Silencing of miR20a is crucial for Ngn1-mediated neuroprotection in injured spinal cord.
ABSTRACT MicroRNAs (miRNAs) compose a relatively new discipline in biomedical research, and many physiological processes in disease have been associated with changes in miRNA expression. Several studies report that miRNAs participate in biological processes such as the control of secondary injury in several disease models. Recently, we identified novel miRNAs that were abnormally up-regulated in a traumatic spinal cord injury (SCI). In the current study, we focused on miR20a, which causes continuing motor neuron degeneration when overexpressed in SCI lesions. Blocking miR20a in SCI animals led to neural cell survival and eventual neurogenesis with rescued expression of the key target gene, neurogenin 1 (Ngn1). Infusion of siNgn1 resulted in functional deficit in the hindlimbs caused by aggressive secondary injury and actively enhanced the inflammation involved in secondary injury progression. The events involving miR20a underlie motor neuron and myelin destruction and pathophysiology and ultimately block regeneration in injured spinal cords. Inhibition of miR20a expression effectively induced definitive motor neuron survival and neurogenesis, and SCI animals showed improved functional deficit. In this study, we showed that abnormal expression of miR20a induces secondary injury, which suggests that miR20a could be a potential target for therapeutic intervention following SCI.
- SourceAvailable from: Rodolfo Llinas[show abstract] [hide abstract]
ABSTRACT: Genome-encoded microRNAs (miRNAs) are potent regulators of gene expression. The significance of miRNAs in various biological processes has been suggested by studies showing an important role of these small RNAs in regulation of cell differentiation. However, the role of miRNAs in regulation of differentiated cell physiology is not well established. Mature neurons express a large number of distinct miRNAs, but the role of miRNAs in postmitotic neurons has not been examined. Here, we provide evidence for an essential role of miRNAs in survival of differentiated neurons. We show that conditional Purkinje cell-specific ablation of the key miRNA-generating enzyme Dicer leads to Purkinje cell death. Deficiency in Dicer is associated with progressive loss of miRNAs, followed by cerebellar degeneration and development of ataxia. The progressive neurodegeneration in the absence of Dicer raises the possibility of an involvement of miRNAs in neurodegenerative disorders.Journal of Experimental Medicine 08/2007; 204(7):1553-8. · 13.21 Impact Factor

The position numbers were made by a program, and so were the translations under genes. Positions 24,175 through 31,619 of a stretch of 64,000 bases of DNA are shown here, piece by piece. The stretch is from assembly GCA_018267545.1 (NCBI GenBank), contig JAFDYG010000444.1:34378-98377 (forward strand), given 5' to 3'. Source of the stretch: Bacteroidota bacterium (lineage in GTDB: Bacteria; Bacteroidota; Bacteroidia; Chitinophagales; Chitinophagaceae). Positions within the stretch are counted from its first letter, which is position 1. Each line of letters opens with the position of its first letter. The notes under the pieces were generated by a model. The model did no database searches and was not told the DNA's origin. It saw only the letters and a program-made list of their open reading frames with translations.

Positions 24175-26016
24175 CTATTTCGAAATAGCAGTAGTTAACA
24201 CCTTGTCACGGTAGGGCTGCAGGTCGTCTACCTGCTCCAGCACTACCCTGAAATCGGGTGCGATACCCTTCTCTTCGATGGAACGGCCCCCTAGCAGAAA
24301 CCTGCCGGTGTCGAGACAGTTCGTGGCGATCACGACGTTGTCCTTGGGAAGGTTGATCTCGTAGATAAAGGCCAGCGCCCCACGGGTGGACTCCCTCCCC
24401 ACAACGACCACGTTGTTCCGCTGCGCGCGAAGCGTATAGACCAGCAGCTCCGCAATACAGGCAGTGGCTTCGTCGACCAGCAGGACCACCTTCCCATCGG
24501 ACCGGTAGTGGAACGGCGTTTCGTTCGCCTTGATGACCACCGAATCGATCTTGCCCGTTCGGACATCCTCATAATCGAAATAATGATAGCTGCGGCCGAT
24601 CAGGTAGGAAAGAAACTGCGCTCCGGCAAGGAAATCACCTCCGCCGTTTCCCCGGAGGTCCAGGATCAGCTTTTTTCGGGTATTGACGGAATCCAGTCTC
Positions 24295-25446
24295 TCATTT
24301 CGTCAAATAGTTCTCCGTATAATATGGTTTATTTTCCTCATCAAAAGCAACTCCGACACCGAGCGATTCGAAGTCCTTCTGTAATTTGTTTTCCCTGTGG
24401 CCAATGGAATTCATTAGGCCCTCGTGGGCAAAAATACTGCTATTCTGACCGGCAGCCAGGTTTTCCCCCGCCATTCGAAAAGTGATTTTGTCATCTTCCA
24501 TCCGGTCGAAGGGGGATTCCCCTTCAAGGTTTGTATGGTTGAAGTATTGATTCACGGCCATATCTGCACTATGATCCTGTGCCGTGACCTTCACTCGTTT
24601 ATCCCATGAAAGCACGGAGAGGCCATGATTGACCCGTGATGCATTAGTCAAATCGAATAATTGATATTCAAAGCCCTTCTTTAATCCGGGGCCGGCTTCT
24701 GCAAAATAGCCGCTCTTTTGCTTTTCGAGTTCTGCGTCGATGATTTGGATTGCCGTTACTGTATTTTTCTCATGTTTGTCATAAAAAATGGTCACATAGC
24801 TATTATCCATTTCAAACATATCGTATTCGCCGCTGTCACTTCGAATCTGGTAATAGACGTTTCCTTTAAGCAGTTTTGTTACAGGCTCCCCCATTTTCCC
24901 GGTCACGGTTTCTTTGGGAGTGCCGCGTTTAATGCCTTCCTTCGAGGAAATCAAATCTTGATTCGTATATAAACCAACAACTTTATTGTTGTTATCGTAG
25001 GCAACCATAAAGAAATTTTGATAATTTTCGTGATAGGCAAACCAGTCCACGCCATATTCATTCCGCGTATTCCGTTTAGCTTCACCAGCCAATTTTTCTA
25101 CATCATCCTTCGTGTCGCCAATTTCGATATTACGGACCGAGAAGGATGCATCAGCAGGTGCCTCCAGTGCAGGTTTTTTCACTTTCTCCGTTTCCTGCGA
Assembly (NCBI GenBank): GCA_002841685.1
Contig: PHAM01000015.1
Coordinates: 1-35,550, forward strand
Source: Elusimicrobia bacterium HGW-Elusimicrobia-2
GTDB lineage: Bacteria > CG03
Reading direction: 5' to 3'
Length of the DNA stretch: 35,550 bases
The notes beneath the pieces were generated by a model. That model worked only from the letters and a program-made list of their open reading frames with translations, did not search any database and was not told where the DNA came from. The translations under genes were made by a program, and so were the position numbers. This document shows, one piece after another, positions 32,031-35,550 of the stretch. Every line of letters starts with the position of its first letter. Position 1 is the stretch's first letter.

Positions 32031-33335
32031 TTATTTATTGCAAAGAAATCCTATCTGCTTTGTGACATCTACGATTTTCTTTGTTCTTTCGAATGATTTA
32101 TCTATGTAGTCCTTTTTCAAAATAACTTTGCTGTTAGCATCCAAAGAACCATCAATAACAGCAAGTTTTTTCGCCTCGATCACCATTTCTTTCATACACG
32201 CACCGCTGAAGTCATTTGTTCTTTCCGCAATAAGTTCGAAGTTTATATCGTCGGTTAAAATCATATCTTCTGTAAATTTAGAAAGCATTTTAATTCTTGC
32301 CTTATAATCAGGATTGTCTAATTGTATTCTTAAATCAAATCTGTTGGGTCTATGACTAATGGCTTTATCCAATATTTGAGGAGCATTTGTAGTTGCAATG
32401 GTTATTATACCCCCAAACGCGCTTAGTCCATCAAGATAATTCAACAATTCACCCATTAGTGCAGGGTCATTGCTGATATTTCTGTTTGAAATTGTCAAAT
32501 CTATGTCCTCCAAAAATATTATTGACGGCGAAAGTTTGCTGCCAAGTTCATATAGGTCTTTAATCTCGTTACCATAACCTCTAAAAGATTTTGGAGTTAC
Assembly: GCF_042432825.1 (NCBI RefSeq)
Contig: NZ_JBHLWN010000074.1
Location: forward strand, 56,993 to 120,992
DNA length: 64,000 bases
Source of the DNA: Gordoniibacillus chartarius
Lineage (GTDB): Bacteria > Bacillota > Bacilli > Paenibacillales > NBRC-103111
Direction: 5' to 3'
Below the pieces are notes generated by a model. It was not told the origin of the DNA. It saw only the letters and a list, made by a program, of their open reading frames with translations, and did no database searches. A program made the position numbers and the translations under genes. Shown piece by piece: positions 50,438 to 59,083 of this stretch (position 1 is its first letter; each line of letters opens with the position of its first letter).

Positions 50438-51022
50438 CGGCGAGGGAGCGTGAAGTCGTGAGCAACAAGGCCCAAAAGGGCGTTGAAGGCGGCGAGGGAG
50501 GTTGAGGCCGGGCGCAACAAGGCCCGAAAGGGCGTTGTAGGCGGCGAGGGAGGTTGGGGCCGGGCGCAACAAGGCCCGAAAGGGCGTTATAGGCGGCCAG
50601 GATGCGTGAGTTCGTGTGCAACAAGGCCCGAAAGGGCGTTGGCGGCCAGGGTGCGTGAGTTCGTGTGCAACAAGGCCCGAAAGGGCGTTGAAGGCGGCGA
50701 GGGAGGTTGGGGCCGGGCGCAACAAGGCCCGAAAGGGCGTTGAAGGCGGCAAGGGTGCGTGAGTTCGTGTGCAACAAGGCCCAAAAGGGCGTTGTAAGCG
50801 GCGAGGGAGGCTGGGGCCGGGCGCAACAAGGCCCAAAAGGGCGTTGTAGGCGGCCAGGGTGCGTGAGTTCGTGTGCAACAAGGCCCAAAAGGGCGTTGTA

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ABSTRACT: MicroRNAs are approximately 22 nucleotide endogenous noncoding RNAs that post-transcriptionally repress expression of protein-coding genes by base-pairing with the 3'-untranslated regions of the target mRNAs. We present here an inventory of miRNA expression profiles from 13 neuroanatomically distinct areas of the adult mouse central nervous system (CNS). Microarray profiling in combination with real-time RT-PCR and LNA (locked nucleic acid)-based in situ hybridization uncovered 44 miRNAs displaying more than threefold enrichment in the spinal cord, cerebellum, medulla oblongata, pons, hypothalamus, hippocampus, neocortex, olfactory bulb, eye, and pituitary gland. These findings suggest that a large number of mouse CNS-expressed miRNAs may be associated with specific functions within these regions. Notably, more than 50% of the identified mouse CNS-enriched miRNAs showed different expression patterns compared to those reported in zebrafish, although the mature miRNA sequences are nearly 100% conserved between the two vertebrate species. The inventory of miRNA profiles in the adult mouse CNS presented here provides an important step toward further elucidation of miRNA function and miRNA-related gene regulatory networks in the mammalian central nervous system.RNA 04/2008; 14(3):432-44. · 5.09 Impact Factor
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ABSTRACT: MicroRNAs (miRNAs) are genomically encoded small RNAs used by organisms to regulate the expression of proteins generated from messenger RNA transcripts. The in vivo requirement of specific miRNAs in mammals through targeted deletion remains unknown, and reliable prediction of mRNA targets is still problematic. Here, we show that miRNA biogenesis in the mouse heart is essential for cardiogenesis. Furthermore, targeted deletion of the muscle-specific miRNA, miR-1-2, revealed numerous functions in the heart, including regulation of cardiac morphogenesis, electrical conduction, and cell-cycle control. Analyses of miR-1 complementary sequences in mRNAs upregulated upon miR-1-2 deletion revealed an enrichment of miR-1 "seed matches" and a strong tendency for potential miR-1 binding sites to be located in physically accessible regions. These findings indicate that subtle alteration of miRNA dosage can have profound consequences in mammals and demonstrate the utility of mammalian loss-of-function models in revealing physiologic miRNA targets.Cell 04/2007; 129(2):303-17. · 31.96 Impact Factor